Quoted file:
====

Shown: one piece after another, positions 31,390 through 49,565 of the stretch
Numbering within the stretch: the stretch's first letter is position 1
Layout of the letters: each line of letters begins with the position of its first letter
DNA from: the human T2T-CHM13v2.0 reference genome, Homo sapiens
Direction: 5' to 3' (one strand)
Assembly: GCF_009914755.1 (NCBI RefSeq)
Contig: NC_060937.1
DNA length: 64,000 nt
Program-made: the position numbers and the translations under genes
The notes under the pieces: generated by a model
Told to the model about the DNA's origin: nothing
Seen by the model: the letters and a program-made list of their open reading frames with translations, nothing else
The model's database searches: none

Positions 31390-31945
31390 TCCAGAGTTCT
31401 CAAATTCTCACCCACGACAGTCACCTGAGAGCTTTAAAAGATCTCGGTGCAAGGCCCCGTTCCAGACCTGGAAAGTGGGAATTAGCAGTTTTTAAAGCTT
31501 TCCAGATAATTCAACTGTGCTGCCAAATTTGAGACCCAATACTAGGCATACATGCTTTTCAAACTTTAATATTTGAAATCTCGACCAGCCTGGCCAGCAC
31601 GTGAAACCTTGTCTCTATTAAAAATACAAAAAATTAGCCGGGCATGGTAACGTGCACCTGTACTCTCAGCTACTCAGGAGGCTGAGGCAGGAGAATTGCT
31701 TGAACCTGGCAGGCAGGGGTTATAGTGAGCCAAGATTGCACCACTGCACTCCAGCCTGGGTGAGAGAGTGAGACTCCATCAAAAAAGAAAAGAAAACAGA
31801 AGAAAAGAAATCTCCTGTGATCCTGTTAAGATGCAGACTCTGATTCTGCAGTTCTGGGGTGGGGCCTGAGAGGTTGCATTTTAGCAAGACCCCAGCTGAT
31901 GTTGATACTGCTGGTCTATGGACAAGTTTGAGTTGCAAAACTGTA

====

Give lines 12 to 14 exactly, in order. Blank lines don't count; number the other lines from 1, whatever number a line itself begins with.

Seen by the model: the letters and a program-made list of their open reading frames with translations, nothing else
The model's database searches: none

Positions 31390-31945